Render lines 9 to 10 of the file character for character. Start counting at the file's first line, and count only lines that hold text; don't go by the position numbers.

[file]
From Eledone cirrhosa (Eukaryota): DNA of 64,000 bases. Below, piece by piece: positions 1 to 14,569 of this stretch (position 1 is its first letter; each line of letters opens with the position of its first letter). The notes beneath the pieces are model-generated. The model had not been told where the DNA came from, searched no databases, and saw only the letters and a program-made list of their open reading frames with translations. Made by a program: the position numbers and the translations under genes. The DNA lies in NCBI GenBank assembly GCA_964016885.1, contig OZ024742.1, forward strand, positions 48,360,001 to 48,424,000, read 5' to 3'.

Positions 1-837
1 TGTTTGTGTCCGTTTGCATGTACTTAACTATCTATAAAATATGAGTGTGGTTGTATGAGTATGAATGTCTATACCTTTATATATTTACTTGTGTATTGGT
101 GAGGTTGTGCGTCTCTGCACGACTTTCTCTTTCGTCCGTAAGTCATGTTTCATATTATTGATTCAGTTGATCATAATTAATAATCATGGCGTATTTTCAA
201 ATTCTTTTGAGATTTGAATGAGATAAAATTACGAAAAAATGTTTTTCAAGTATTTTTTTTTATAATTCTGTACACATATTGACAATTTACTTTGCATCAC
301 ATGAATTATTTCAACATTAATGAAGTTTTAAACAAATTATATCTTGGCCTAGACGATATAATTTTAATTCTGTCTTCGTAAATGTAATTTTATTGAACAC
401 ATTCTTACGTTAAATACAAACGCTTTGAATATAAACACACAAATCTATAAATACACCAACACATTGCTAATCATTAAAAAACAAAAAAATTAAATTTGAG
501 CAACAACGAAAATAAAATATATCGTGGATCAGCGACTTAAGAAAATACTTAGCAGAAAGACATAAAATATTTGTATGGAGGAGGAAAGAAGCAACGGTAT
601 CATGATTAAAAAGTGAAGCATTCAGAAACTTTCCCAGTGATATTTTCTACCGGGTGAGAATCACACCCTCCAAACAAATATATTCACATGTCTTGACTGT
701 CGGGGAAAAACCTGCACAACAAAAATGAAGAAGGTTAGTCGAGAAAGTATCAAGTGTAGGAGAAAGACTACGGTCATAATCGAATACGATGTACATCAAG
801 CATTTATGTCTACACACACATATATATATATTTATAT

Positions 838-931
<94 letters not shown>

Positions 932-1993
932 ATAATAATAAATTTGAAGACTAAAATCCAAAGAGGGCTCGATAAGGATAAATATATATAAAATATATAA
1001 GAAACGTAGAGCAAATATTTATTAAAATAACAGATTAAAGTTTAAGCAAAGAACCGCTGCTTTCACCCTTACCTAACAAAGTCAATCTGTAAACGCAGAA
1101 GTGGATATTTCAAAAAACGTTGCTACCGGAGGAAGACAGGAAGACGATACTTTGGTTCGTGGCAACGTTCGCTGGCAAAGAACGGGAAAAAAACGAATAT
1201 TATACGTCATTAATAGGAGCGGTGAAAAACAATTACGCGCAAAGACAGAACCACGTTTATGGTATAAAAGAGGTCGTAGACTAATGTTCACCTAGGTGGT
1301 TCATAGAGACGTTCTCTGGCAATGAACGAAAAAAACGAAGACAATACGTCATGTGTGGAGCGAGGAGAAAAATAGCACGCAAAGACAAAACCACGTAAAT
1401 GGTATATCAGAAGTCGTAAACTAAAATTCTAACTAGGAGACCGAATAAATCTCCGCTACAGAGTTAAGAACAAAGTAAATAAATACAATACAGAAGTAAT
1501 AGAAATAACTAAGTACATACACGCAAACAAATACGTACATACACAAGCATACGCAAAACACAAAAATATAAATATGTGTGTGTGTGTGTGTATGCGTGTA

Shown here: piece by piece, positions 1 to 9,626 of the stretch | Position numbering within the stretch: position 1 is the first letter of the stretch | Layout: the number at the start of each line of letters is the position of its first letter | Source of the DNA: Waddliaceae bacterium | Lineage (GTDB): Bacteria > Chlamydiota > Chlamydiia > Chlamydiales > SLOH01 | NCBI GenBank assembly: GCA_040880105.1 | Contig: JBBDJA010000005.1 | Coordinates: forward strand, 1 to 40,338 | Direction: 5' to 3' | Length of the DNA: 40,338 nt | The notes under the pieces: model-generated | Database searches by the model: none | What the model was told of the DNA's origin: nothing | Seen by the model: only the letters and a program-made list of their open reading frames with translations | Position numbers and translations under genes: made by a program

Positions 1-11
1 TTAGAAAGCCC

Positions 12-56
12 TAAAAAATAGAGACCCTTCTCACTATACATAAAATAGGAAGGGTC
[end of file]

601 CATGATTAAAAAGTGAAGCATTCAGAAACTTTCCCAGTGATATTTTCTACCGGGTGAGAATCACACCCTCCAAACAAATATATTCACATGTCTTGACTGT
701 CGGGGAAAAACCTGCACAACAAAAATGAAGAAGGTTAGTCGAGAAAGTATCAAGTGTAGGAGAAAGACTACGGTCATAATCGAATACGATGTACATCAAG